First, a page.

The Roots of the Vaccine Panic

17 Mar

Peter Bearman reviews both The Panic Virus and Deadly Choices at The American Prospect. In The Roots of the Vaccine Panic Prof. Bearman

Prof. Bearman has published a number of papers analyzing the data from the California Department of Developmental Services. His group has so far accounted for about 50% of the increase in the autism counts in that state. So, this is a guy who has taken a long hard look at the very data many have used to claim vaccines cause autism.

Do vaccines cause autism or other neuro-developmental disorders? Scientists know that vaccines don’t, but the idea lingers everywhere — on talk shows and blogs and in conversations between parents and their child’s pediatrician. It lingers because many people in this country and elsewhere think that vaccines just might not be good for us.

He does refer to Panic Virus as “a bit breathless for my taste”, but in general the critiques are favorable of the books. Prof. Bearman refers to autistic regression as “the descent into autism” which I am sure will make some readers here cringe.

One quote from Prof. Bearman that I would particularly call out is this:

Science needs to speak with a stronger voice to overcome both the assault on reason of anti-science crusaders and the indifference to reason of journalists who train the public to believe that every issue has two sides.

I think this says a lot about the two books and, more importantly, how we got into a place where good science is denied, bad science is promoted and a vaccine-induced-autism-epidemic survives as an idea long after it was disproven.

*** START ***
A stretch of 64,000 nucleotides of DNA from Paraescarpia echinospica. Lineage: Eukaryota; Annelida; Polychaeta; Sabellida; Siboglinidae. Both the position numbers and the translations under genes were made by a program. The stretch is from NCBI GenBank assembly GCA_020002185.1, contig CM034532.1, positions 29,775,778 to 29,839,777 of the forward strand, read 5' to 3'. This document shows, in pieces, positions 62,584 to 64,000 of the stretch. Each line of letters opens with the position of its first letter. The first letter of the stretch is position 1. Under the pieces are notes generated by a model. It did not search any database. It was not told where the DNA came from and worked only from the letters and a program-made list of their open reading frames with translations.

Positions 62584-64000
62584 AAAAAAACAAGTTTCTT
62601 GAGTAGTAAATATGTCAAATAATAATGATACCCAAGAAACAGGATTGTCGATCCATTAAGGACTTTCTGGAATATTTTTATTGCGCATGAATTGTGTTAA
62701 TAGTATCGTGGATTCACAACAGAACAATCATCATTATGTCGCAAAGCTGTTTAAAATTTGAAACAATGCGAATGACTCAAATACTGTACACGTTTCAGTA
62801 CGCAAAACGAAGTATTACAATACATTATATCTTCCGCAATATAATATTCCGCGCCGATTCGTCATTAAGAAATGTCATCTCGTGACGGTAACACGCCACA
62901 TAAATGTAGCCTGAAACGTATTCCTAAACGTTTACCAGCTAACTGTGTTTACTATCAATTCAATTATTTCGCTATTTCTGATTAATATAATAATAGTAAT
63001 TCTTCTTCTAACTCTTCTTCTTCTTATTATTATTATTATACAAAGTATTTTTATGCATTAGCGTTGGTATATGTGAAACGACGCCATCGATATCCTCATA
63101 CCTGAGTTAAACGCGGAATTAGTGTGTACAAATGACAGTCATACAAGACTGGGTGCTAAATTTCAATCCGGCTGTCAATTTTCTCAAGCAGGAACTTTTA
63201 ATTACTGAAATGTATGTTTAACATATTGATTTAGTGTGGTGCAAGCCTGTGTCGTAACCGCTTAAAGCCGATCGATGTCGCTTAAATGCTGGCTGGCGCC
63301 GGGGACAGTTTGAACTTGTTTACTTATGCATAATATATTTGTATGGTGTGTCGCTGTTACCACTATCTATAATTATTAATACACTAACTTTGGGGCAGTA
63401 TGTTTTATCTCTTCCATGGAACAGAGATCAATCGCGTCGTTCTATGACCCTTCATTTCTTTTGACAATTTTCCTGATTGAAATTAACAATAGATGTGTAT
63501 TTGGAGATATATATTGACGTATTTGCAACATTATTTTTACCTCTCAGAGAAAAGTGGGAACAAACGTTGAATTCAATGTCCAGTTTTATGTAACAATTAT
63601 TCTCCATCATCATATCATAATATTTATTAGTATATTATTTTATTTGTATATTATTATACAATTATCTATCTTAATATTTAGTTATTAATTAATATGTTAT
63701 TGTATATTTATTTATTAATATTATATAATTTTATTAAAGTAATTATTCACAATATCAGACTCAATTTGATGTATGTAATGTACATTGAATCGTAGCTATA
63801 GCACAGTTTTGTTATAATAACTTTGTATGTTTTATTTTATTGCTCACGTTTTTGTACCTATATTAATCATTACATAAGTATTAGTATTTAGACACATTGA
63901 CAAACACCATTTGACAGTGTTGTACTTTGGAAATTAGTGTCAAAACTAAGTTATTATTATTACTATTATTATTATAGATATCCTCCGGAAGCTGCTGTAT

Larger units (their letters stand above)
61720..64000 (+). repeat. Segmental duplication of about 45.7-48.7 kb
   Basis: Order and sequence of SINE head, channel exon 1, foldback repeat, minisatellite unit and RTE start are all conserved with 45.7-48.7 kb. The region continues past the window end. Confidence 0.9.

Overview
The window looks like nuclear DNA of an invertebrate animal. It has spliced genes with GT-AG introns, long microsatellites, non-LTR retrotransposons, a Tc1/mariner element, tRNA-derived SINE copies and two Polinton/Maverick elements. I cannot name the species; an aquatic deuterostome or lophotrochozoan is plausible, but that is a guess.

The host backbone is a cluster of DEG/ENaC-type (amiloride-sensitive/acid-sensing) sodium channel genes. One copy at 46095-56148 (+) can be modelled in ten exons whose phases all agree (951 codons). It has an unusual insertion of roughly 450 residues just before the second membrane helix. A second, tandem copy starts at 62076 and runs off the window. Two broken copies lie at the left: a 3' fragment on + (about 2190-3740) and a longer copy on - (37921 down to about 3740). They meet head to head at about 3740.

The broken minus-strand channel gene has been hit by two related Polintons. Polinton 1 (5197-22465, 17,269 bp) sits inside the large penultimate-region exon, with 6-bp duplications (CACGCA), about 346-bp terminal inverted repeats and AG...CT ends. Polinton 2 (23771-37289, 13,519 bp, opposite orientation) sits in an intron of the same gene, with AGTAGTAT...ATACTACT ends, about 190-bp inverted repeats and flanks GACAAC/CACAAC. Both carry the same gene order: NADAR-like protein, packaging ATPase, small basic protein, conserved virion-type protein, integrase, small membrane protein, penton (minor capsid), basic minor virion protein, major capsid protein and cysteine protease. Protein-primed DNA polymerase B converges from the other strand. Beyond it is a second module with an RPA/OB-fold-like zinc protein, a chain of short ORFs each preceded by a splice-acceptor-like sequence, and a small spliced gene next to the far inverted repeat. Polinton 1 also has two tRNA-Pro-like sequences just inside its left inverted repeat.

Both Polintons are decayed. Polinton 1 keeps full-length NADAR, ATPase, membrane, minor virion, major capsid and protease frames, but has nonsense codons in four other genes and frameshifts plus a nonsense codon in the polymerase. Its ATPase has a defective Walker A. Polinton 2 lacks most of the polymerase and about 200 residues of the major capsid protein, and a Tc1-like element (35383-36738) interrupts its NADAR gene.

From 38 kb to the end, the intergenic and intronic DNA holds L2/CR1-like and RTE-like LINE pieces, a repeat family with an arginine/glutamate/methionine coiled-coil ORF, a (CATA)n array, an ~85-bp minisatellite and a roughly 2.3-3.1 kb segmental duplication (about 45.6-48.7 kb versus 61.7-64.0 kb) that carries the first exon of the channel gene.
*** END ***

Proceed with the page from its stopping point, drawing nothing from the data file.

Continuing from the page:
2 Responses to “The Roots of the Vaccine Panic”

  1. Brian Morgan March 18, 2011 at 19:29 #

    This programme has been trailed by BBC Radio 4.

    Science Betrayed

    Episode 2
    Next On:
    Thursday, 21:00 on BBC Radio 4
    Science Betrayed: Part 2 – Andrew Wakefield and the MMR scare.

    In the second and final part of this series, Dr Adam Rutherford tells the extraordinary story of one of the most contentious cases of medical misconduct of the last few decades, and the serious public health consequences that followed.

    Andrew Wakefield was the doctor at the centre of the MMR scare that dominated the public health debate at the beginning of this century. His research, published in the Lancet in 1998, argued that there is a link between the triple vaccine MMR and the onset of autism in some children.

    What followed was a public health scare that led to a dangerous drop in uptake of the vaccine, and the biggest outbreak of measles in this country for 20 years. Almost 13 years later, Andrew Wakefield has been found guilty of dishonesty and serious professional misconduct on several counts by the General Medical Council, and has now been struck off.

    But the consequences of his misconduct live on. Why did it take so long for the extent of his deception to be revealed? Adam Rutherford talks to the key players in this incredible saga, and asks whether there are lessons to be learned about how scientific misconduct is investigated, and who is responsible for making sure scientists tell the truth.

    Producers: Alexandra Feachem and Roland Pease.

    The trail said both Dr Andrew Wakefield and Brian Deer speak. It’s listed for Thursday 24th March 2011.


  1. Why Are Anti-Vaccine Folks Panicking over the Measles Outbreaks? – VAXOPEDIA - January 30, 2019

    […] The Roots of the Vaccine Panic […]

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